7th August 2014

Developers use OS mapping data at the Festival of Code

Luke Hampson

In a recent blog, we shared news about how our Innovation team had teamed-up with The Cathedral Innovation Centre and Totton College, to support the sixth – and most successful to date – Young Rewired State (YRS) “Festival of Code”. We thought we’d share a little news with you, covering what happened during this week-long hackathon for under 18’s.

Over 1,000 young people took part in the event by attending one of the 61 regional centres located throughout the UK – Totton College been one of them. Here, on the Monday morning, we were joined by six extraordinarily bright and enthusiastic young people – all keen to learn more about coding.

Young Rewired State - Festival of Code logo

At the outset, the young coders were shown a video by the YRS organisers, where they were tasked to complete a project of their choice. The only proviso being that each venture had to incorporate at least one piece of open data. We shared information about the number of datasets available through both the OS OpenData and Data.gov portals and also signposted them to the GeoVation PowWow output that we’ve produced to date. This information provided a perfect launchpad, and before long, everyone was thinking of ideas about how they could use location data as an ingredient for an application they could build.

Two teams formed to work on separate projects. The first team decided to build a web application called “Shout”. Shout aimed to provide an online heat map that would allow citizens to report (or shout!) problems, such as crime, health and environmental issues, to their Local Authority, asking for action to be taken. As more and more citizens report the same problem, the relevant area of the map would turn from green to amber and eventually to red – subsequently alerting the Council to act.

So, how did the young developers use OS mapping data? Our technical team mentored the Shout team by guiding them through our free Web Map Service – OS OpenSpace. This included implementing a geo-search function as well as enabling the ability for users of the app to place markers on the map – using the OpenLayers drawing capability. We also showed the team how to create the heat map ‘on the fly’ – using Leaflet – which is an Open-Source JavaScript Library that can be used for incorporating mobile-friendly interactive mapping functions.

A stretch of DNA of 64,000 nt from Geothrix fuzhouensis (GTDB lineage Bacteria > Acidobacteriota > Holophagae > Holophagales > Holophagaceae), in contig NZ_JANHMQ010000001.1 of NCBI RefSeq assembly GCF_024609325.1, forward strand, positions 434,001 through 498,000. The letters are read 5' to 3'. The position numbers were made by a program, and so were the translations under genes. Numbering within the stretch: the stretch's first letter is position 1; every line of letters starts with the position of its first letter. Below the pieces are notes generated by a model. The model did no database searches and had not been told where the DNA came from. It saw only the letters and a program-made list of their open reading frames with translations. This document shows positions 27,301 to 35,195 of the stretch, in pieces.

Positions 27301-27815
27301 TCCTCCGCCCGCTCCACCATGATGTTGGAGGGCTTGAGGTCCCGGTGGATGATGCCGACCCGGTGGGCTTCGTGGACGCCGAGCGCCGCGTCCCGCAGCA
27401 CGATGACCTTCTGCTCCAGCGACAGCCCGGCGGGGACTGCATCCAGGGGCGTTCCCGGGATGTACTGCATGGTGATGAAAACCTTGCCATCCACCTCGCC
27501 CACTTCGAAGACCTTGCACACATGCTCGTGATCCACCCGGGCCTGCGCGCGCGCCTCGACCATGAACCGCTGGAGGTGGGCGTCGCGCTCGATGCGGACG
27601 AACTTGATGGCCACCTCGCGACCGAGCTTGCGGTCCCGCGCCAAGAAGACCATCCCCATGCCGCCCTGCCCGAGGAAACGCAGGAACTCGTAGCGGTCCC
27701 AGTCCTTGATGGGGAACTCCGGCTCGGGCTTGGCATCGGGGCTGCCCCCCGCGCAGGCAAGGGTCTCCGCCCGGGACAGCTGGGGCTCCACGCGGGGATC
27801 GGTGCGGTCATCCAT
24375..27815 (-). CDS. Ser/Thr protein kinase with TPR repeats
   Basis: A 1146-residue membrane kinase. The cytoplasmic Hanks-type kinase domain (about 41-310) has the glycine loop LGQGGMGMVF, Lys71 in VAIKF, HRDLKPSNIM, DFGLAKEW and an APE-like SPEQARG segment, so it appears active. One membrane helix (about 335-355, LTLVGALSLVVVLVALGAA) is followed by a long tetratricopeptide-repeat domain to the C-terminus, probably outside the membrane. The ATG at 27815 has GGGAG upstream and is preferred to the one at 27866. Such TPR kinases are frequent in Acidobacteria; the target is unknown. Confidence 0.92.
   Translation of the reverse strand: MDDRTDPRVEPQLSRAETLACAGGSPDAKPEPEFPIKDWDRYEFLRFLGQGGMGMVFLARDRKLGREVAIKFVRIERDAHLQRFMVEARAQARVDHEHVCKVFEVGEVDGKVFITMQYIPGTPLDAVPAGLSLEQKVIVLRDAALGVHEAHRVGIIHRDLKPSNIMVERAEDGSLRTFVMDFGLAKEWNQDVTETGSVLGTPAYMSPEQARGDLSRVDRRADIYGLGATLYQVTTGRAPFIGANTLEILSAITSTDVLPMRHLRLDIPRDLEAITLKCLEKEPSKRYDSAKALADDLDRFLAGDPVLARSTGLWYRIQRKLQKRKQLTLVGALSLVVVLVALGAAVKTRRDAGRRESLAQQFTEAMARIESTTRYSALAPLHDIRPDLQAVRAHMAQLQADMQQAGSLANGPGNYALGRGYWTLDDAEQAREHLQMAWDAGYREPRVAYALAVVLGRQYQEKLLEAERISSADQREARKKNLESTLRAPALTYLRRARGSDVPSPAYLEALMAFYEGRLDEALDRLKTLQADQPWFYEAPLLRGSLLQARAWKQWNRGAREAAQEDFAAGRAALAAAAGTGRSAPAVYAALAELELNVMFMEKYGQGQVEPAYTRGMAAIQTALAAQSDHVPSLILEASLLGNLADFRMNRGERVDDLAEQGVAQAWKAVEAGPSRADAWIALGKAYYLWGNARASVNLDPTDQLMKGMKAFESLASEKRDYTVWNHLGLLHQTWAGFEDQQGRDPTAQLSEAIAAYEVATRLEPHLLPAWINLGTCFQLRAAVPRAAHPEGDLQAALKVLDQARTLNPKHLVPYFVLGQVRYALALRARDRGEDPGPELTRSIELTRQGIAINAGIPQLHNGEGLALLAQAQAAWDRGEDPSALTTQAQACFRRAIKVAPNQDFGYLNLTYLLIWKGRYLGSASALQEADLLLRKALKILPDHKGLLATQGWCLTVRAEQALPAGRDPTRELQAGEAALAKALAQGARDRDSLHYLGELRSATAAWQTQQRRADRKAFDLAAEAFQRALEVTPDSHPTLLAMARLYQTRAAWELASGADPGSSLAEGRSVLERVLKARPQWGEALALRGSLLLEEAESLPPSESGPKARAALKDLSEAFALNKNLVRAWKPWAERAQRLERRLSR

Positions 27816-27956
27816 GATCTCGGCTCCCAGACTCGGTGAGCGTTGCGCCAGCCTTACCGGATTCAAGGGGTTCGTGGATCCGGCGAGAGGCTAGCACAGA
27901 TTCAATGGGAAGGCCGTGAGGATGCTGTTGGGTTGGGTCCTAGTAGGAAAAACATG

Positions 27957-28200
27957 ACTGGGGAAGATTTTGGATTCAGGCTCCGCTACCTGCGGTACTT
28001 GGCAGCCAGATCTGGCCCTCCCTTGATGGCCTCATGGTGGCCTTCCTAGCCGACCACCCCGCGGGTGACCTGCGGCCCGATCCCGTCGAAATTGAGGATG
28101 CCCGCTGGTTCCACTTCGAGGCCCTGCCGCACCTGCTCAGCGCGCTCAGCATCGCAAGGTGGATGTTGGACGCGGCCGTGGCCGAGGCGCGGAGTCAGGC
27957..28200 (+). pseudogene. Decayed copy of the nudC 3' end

Screenshot of the 'Shout' app

The “Shout’ team used OS OpenSpace to create an online tool that helps citizens report problems to their Local Authority

 

The second team embarked upon developing a video game – using an open source development environment called ‘Unity’. Our technical team showed the team how to incorporate some of our height data – OS Terrain 50 – into the project, creating a real depiction of the lie of the land, within the game. This was possible through translating the data from ASCII grid tiles into an image format, and then into a .raw format – all using free online image converters. The .raw file could then be loaded into the game software – creating a virtual reality.

 

OS Terrain 50 data for Exeter

The image above depicts the OS Terrain 50 data for the Exeter area, which the team incorporated into the game they created.

 

We wrapped-up a productive week on Thursday afternoon, with the young people then travelling down to Plymouth for the grand-finale, where they pitched their work to a judging panel and over a thousand other participants. They did really well, with the “Shout” team successfully sailing through the first heats, but not quite making the semi-final!

 

Group shot of mentors and participants

A group shot of the YRS participants, mentors from Ordnance Survey and supporters from the Cathedral Innovation Centre and Totton College

 

You can see some of the tweets that were posted throughout the week by taking a look at the #TCYRS hashtag.

Well done to all involved!